Then how does Vogue Netherlands differ from all of the other Vogues?
We produce content for the Dutch market and the Dutch reader, so everything is in Dutch. Something that works in the States doesn't necessarily work in the Netherlands. For instance, Vogue.com is acting like Taylor Swift with Tom Hiddleston is the biggest news ever. Here it does okay for us, but it's not the biggest traffic generator. Instead, our readers are more interested in the lives of Dutch supermodels.
Where does Vogue Netherlands shoot most of their editorials?
Around the world. Paris, New York, Los Angeles. I remember shoots in Indonesia, Spain, and Aruba. Also here in Amsterdam, or at the beach in Zeeland. So really all over.
Then since Vogue Netherlands is a fashion news site, how does that dictate the content that you produce?
We start really early in the mornings looking for news. Anything from a designer leaving a fashion house to a new campaign with a supermodel, so that's really our core but we don't depend on it.
We also create other content, for instance, it's now summer and people just want to know what can you do in the city, what's out there, how can you get on your bike without having a sweaty face. So all kinds of stuff, but our core DNA is fashion news. We get a lot of exclusives from PR agencies. They'll contact us and say, "This is coming up. Do you want to be the first one in the Netherlands?" That's really what we strive for, to be the first and the best.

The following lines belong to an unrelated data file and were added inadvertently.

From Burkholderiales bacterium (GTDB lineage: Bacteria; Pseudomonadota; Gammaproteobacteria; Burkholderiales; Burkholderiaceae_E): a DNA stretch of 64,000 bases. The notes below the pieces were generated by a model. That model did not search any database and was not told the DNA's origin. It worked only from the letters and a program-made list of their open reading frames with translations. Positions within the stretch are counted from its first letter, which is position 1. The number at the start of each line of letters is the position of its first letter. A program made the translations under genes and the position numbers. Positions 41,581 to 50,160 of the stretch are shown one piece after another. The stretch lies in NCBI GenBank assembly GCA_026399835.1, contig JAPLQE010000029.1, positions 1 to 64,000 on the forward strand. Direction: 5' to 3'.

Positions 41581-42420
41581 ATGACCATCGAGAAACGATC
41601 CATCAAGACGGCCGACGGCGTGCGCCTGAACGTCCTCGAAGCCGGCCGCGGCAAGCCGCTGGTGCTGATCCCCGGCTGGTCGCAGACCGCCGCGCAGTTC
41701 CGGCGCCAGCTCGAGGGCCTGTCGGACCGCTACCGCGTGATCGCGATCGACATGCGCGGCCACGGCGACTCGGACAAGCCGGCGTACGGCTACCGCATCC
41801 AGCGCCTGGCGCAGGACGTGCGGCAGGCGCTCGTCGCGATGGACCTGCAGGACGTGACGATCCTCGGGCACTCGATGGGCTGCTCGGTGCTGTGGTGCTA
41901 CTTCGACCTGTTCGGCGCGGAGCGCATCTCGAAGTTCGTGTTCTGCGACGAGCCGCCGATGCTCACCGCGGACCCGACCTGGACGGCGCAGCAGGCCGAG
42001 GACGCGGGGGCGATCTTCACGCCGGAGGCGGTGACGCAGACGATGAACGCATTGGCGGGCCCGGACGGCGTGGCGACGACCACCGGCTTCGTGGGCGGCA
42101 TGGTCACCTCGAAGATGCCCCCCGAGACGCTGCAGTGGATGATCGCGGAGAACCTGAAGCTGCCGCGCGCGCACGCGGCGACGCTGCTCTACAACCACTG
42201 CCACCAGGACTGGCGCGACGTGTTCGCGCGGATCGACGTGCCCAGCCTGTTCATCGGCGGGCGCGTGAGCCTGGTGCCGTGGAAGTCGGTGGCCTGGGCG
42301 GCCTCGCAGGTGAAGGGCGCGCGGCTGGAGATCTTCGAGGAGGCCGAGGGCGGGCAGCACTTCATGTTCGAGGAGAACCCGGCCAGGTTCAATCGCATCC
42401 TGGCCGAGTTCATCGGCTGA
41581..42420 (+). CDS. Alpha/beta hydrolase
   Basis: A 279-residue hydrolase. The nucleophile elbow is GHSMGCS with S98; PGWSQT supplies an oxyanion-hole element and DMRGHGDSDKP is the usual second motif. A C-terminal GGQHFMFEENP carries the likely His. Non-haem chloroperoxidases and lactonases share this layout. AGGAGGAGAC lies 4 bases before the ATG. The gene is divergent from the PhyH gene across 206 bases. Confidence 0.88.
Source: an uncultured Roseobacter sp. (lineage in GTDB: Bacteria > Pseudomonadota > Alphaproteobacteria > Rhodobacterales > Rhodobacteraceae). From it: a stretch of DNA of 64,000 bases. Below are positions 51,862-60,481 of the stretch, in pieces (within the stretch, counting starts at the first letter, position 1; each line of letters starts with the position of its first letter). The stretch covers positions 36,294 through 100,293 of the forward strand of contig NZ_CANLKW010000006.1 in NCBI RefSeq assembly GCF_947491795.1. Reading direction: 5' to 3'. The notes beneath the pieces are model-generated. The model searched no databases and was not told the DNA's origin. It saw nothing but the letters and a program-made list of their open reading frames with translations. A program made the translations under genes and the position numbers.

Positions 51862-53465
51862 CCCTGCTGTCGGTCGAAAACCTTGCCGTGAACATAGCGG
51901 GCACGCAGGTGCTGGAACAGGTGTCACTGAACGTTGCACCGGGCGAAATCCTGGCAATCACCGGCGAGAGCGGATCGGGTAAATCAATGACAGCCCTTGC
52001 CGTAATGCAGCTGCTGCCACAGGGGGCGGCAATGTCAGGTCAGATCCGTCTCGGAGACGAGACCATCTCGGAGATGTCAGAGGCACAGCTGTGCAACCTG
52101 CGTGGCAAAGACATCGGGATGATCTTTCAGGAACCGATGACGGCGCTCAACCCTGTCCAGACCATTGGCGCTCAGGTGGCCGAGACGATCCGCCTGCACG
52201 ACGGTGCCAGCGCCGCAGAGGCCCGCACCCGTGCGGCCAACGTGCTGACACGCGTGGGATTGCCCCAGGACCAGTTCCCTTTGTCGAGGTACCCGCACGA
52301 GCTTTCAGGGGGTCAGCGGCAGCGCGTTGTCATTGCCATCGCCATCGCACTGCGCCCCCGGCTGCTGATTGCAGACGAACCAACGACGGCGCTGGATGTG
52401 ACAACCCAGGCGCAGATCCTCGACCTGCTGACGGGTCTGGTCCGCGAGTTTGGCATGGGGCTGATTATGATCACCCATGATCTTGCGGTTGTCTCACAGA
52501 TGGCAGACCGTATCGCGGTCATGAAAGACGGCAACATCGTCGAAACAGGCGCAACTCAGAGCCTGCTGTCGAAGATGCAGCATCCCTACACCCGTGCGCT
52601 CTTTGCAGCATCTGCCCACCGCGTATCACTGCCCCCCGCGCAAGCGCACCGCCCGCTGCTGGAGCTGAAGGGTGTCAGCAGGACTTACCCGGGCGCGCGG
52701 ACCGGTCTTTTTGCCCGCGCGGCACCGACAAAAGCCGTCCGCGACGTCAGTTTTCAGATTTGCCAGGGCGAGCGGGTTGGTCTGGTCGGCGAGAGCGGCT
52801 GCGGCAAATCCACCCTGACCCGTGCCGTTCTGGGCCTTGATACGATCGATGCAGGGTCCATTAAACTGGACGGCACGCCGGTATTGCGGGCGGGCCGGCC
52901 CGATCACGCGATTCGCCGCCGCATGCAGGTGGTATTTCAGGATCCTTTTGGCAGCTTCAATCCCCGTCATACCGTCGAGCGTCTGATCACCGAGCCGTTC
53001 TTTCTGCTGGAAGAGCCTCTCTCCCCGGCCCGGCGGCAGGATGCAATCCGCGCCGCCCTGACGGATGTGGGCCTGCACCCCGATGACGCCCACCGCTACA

What are some of the challenges and benefits of working with a newly founded magazine but with such a historical significance?
I think the historical significance is amazing because I just feel privileged every day to be working at Vogue. It's such a beautiful brand. They do amazing stuff, but I think it's really fun to work here in the Netherlands because it's so young. We're still “in puberty”. We can just experiment, you know? There are maybe less rules. We're still learning.
Also, the team is smaller because I know the online team at Vogue US is like fifty people, and here it’s two editors, two interns, and one freelancer, so five. I think because of that, there's not as much hierarchy. I can walk into the editor in chief's office and ask a question.
It's so lovely to talk with you and to interview you because in New York it's so intense whereas here things sound just a bit more relaxed.
Definitely. I feel like at Vogue we're really lucky with the editorial team that we have, and the way that we work. The editor in chief is definitely the boss, and she's so good at what she does but also if a fashion assistant would want to pitch an idea during a meeting, everyone would listen to her. Everyone is taken seriously. The fun thing about having a small team is if I say tomorrow, "Okay, I want to write about this or about that," my boss will probably just say, "Okay, go do it."